Currently Being ModeratedJul 31, 2012 6:18 PM (in response to Paul Corr1)
You write that AFPStatus is no help, what do you mean? Is it not showing anything connected or an IP address?
Are you using both AFP and SMB?
Have you tried shutting down orr disconnecting each piece of equipment in turn to see if the users connected count drops to 0? If so the piece of equipment you just turned off is connected.
Currently Being ModeratedJul 31, 2012 7:22 PM (in response to Frank Caggiano)
AFPStatus showed File Sharing (enabled). It did not show an IP address while the Sharing control panel showed 1 connection under File Sharing > Options. I see I have both AFP and SMB enabled in that window.
The simple fix is uncheck File Sharing in the Sharing control panel. That throws everyone off. Re-enabling I then see "0 users connected" in that window.
If I walk to another Mac and connect to this Mac, I show 1 user connected on this Mac. AFPStatus shows it also. If I eject the drive connection on the other Mac using the sidebar, returning to this Mac shows 0 users connected after a few moments. I also hear AFPStatus dinging away with the changes.
So, things seem to be working well now. AFPStatus shows the IP when the other Mac is connected, etc.
By the way, I seem to remember--probably prior to OS X--that one could disconnect a user from a file sharing monitor window. That facility seems to be gone.
I'm not sure why sometimes it works as expected and other times the remote user stays connected somehow. This Mac was not on that Mac's desktop as a drive at the time. (I have show network drives enabled in Finder prefs.)
Currently Being ModeratedJul 31, 2012 7:25 PM (in response to Paul Corr1)
By the way, the AFPStatus "Show Log" option will display a Console log showing incoming connections, close connections, IP and MAC hardware address. All are handy for troubleshooting. I will check there first next time. When I opened it earlier, it had minimal information but it might not have been active. Not sure.
Currently Being ModeratedAug 1, 2012 4:31 PM (in response to Paul Corr1)
Applications using a file reference to your computer can mount a remote disk automatically, as long as the computer is on the network. A command like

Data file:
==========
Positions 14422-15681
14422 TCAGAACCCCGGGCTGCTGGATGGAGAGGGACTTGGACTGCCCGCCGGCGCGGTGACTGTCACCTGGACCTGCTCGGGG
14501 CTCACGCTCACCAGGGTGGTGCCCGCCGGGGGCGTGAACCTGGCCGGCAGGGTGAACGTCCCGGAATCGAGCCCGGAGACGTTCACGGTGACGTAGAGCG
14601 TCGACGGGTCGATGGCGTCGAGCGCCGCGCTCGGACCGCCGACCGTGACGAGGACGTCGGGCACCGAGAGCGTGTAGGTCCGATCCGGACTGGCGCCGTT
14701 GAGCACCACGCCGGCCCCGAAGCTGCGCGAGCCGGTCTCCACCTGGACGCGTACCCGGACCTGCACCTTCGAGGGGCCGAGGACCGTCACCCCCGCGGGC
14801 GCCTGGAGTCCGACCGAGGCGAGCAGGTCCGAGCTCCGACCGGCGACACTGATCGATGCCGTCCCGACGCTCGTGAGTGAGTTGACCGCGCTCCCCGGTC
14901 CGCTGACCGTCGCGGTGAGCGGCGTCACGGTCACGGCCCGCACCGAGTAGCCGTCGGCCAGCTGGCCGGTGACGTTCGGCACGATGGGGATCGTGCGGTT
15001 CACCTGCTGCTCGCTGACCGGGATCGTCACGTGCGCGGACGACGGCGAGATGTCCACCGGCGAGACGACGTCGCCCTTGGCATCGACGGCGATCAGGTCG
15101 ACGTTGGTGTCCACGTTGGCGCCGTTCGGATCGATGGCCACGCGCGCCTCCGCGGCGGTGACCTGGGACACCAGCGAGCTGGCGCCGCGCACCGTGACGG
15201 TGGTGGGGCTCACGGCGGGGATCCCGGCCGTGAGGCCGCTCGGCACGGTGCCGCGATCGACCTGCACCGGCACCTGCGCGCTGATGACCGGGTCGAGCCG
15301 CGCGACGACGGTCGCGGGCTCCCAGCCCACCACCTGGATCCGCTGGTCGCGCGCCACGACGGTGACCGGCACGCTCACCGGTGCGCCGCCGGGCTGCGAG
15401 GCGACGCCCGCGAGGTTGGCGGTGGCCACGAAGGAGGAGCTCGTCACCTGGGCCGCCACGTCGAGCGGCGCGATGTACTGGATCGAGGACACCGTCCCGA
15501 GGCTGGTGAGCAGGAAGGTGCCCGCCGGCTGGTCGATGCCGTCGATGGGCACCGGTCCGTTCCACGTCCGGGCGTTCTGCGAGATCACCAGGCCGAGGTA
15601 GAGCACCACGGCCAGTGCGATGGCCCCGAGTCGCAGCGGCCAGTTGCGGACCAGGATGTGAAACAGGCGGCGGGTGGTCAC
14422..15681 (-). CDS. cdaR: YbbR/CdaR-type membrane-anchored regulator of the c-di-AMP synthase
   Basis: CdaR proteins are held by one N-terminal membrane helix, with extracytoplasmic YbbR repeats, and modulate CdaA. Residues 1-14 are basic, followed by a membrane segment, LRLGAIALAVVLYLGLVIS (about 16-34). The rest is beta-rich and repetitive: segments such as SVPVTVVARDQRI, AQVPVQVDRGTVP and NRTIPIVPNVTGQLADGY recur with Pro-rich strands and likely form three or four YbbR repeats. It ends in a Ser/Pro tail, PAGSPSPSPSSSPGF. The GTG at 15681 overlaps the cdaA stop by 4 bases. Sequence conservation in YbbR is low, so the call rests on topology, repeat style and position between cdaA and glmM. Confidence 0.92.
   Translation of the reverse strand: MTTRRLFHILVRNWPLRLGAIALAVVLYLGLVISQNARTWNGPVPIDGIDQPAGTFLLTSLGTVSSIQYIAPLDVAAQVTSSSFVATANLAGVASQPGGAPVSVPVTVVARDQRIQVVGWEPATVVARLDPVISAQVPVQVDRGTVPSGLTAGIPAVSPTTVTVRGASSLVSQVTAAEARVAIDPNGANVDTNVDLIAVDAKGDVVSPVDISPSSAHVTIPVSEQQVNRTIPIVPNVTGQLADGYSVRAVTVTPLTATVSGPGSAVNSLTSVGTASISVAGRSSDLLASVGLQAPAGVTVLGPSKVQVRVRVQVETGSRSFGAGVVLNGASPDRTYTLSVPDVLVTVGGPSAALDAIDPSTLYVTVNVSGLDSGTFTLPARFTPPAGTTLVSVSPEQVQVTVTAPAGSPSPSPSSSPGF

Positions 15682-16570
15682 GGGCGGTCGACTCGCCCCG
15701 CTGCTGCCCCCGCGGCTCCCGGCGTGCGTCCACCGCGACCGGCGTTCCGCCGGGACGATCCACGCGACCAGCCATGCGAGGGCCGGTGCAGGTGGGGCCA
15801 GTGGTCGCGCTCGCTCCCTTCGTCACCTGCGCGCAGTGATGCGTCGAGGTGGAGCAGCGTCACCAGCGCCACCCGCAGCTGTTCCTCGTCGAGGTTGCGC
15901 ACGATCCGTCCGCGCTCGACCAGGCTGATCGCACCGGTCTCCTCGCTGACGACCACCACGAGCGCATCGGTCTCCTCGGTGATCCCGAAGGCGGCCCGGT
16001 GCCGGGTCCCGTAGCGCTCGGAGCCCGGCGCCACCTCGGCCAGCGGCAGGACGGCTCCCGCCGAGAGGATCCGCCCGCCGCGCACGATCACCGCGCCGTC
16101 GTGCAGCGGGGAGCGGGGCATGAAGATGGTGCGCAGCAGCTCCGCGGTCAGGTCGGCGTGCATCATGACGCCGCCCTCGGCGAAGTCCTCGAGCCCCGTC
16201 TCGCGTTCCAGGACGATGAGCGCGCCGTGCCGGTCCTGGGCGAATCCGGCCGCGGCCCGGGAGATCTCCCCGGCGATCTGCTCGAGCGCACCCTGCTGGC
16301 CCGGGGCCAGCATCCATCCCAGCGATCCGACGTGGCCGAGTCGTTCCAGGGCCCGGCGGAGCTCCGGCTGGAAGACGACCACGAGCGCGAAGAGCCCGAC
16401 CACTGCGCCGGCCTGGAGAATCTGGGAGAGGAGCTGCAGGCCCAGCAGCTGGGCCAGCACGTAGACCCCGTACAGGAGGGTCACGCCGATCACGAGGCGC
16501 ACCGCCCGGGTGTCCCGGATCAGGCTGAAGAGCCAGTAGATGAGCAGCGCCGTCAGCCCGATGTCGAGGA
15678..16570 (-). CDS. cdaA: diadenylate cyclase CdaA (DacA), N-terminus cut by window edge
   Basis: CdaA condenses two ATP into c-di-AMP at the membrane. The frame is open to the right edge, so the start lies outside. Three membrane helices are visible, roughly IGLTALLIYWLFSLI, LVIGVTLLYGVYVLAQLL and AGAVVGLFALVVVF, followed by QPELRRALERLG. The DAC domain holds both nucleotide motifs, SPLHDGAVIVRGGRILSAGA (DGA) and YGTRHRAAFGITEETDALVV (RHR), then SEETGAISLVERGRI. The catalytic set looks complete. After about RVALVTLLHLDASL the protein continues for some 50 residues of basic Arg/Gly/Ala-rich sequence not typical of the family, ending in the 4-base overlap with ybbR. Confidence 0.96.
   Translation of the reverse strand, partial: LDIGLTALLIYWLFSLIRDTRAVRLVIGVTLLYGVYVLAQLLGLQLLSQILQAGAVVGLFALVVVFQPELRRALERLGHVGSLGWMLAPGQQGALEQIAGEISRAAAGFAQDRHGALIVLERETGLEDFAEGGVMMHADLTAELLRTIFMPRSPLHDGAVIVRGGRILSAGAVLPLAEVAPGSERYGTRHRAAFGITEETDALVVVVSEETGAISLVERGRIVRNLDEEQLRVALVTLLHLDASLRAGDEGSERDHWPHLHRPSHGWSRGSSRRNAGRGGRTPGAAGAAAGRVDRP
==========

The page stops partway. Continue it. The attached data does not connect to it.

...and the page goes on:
will list what machine and user is connected by AFP.
Currently Being ModeratedAug 1, 2012 8:16 PM (in response to Gnarlodious)
Much appreciated! There always seems to be a command-line string that can get you what you want. This, along with AFPStatus after activating logging, will go a long way to troubleshooting more quickly. I have a list of the MAC hardware addresses of our various devices and following the 'netstat' string with 'arp -a' gives me a list to find out who's who. Thanks again.
Currently Being ModeratedAug 1, 2012 9:38 PM (in response to Paul Corr1)
Since you found that useful and gave me points to hit 3,000, here is another tip for advanced OSX users. Open Applescript Editor>Preferences and enable Script Menu in the Menubar. Bring Terminal to the front and click the script menu icon and select the top item "Open Scripts Folder" then "Open Terminal Scripts Folder".
Notice that a new folder will be created for Terminal scripts, which pops open empty. You can do this for any application. This menu is contextual, meaning it changes with whatever application is frontmost. Put an Applescript in this folder containing text like
tell application "Terminal"
if not (exists window 1) then do script ""
do script "netstat -na | grep 548" in front window
Call the script "LAN AFP users.scpt" and put it in that folder. Now you have a convenient way to run the command whenever Terminal is in front. You can clone the script with whatever commands you want, and even make subfolders for a very thorough menu. I have a "Network" submenu containing 31 Applescripts. You can even put text files in the menu. Great Mac feature!